Lebanon’s fading thawra: to what end?

Stephanie Zughbi

Almost five months on from the beginning of Lebanon’s thawra (revolution), the protest movement finds itself at an impasse. The movement was triggered by a series of crises, including a failed response to wildfires in southern Lebanon and the former government’s announcement of plans to introduce new taxes on products such as petrol, tobacco, and the free use of Internet phone calls. Although views of protestors differ as to the precise goals of the movement and the best strategies to bring about reform, the thawra has several core demands. They include the appointment of a new government of genuine independent technocrats, the recovery of stolen public funds, holding any corrupt political figures to account, and early elections (the next ones not being until 2022). Ultimately, the protestors seek an end to Lebanon’s sectarian political system enshrined in the 1940s, an almost impossible goal.


Lebanon is in the grip of an economic and financial crisis, the worst to hit the country since the end of the Civil War in the 1990s. On 9 March, Lebanon defaulted on a USD 1.2 billion Eurobond debt, the first of its kind in the county’s history. Further, a US dollar shortage has led to tightened withdrawal caps at Lebanon’s banks. This means that depositors are limited to withdrawals of a few hundred dollars per month from their own accounts, despite rising prices of food, medicines and other basic items. Only the ultra-wealthy and those connected to the banking elite are able to avoid these restrictions.


This situation has led to violent reactions from the public, including the destruction of bank property and ATMs, and in one case a depositor taking a bank employee hostage. The shortage of dollars has also forced Lebanese businesses to turn to a parallel market where one US dollar sells for up to LBP 2500 (AUD 2.76), while the official rate when withdrawing limited amounts from banks is LBP 1507 (AUD 1.66). As a result, businesses that rely on hard currency and imported goods purchased in dollars are struggling to survive. Those with LBP bank accounts have watched their income and savings reduce in value by almost 50 per cent. This is encouraging many protestors to remain on the streets.


To date, however, none of the protestors’ demands have been met, apart from the resignation of former Prime Minister Saad Hariri’s government. The new government under Prime Minister Diab received a vote of confidence in Parliament in mid-February, even as large protests were ongoing outside Parliament. Despite protestors’ demands for genuine political renewal, the new government is undeniably the old guard and was largely crafted by Hezbollah, a powerful pro-Iranian Shiite Muslim political party and militant group. While these new government officials appear ‘on-paper’ as technocrats, they have never held prior political office, were installed by one of the main political parties, and are believed to represent the same corrupt interests of the old government, under a new name.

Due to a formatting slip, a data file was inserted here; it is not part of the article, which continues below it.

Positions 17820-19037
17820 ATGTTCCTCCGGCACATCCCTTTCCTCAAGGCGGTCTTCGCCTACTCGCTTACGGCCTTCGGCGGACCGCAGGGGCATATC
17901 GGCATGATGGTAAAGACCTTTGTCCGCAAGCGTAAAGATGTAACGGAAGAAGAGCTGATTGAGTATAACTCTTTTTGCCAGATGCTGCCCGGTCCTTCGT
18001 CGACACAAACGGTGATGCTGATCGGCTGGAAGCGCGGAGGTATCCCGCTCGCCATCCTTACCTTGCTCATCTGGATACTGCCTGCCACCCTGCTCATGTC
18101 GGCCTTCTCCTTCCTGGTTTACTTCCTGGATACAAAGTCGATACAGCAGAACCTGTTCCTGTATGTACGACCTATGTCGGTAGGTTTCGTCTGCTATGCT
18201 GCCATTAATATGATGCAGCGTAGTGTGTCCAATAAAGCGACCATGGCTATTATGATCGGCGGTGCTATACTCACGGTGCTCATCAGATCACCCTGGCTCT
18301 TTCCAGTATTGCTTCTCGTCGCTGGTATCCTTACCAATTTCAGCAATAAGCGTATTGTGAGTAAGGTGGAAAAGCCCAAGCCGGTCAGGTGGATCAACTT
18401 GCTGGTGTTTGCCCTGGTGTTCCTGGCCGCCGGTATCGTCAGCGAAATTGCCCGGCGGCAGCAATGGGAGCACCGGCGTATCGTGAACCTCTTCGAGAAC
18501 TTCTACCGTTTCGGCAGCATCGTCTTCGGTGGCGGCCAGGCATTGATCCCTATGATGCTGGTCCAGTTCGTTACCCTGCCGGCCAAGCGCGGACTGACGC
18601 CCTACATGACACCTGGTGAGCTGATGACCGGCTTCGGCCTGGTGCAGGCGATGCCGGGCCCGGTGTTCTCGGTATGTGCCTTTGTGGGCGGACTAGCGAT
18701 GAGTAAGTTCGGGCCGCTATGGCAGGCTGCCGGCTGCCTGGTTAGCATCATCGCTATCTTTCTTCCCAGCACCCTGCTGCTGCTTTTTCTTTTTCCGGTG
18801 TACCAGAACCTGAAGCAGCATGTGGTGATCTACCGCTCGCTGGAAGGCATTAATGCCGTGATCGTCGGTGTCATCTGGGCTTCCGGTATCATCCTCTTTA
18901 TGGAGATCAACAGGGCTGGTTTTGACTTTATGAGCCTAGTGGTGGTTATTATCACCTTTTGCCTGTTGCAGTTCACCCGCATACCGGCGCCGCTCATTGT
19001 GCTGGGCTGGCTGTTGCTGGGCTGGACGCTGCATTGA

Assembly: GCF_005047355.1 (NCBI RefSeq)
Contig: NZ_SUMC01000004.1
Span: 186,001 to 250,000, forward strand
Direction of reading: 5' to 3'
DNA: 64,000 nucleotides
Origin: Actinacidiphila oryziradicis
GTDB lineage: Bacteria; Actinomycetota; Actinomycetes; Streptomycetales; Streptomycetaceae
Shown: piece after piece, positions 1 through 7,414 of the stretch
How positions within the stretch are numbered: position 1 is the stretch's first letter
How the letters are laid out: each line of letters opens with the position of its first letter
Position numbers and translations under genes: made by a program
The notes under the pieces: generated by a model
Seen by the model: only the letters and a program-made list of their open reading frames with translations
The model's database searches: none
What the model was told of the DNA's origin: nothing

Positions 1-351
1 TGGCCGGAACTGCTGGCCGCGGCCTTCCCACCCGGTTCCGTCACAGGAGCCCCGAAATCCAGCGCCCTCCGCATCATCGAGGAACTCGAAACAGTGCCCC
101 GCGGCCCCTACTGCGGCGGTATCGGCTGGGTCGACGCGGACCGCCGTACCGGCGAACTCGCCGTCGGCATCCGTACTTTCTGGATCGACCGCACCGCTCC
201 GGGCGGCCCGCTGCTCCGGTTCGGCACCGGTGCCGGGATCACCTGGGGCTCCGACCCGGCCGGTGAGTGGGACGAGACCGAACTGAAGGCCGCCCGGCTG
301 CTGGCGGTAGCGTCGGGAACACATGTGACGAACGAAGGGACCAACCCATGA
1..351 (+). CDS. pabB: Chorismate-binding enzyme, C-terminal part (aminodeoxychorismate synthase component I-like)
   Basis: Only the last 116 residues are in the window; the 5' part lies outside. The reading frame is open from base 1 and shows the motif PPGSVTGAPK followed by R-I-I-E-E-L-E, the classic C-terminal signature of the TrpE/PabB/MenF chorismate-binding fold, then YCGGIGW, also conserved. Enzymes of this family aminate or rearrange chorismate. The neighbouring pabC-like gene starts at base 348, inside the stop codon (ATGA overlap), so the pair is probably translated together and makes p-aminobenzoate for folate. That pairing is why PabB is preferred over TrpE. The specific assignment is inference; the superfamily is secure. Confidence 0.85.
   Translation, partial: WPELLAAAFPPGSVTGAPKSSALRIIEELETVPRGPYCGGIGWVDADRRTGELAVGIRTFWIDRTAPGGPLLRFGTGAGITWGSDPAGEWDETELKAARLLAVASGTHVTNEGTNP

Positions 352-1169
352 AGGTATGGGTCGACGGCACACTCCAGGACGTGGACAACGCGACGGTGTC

The protestors are now left with a stark reality. Those that are persisting in their demands for meaningful change are facing violent confrontations, including with internal security forces, the army and supporters of pro-Iranian parties backing the new government. Protestor numbers have already reduced significantly over the course of a brutally cold Lebanese winter. It seems increasingly likely that the thawra will dissolve and the new government will be left to devise a solution to a virtually unfixable financial crisis. Prime Minister Diab has described attempting to resolve the crisis as a ‘suicide mission’. Now, his government must simultaneously grapple with a state of emergency over COVID-19.


The question then arises: where to for the thawra?


If the movement can regain its fire, it could place significant pressure on the new Diab government, causing it to resign or force early elections. However, this is unlikely given Hezbollah and its allies’ backing of the new government. This coalition (led by Hezbollah) enjoys a comfortable majority in the Parliament, which it will not relinquish easily. Even if protestors were successful in forcing early elections, this would also not guarantee the success of their preferred candidates given the strength of the sectarian mindset in the country.


Alternatively, the movement could alter its approach to negotiate with the Diab government to adopt a reform program. However, if negotiation is even an option, it is not clear who or what speaks for the protest movement. The thawra’s lack of centralised leadership and organisation is simultaneously a key strength and a significant weakness. Any negotiations would also be asking the same feudal and religious ruling elite the protestors want to overthrow to reform the system. The odds of meaningful change are therefore low.


Despite what appears to be a dead-end for the protest movement, it would be inaccurate to suggest it has been a failed effort entirely. The thawra has been highly successful at drawing domestic and international attention to the endemic corruption and structural issues facing Lebanon’s political system. For the most part, the protest has also been peaceful.


For the thawra to have further success it is clear it will need to re-energise and adjust its tactics for achieving change, regardless of its particular goals.


Stephanie Zughbi is a former Sydney Branch Director at Young Australians in International Affairs.

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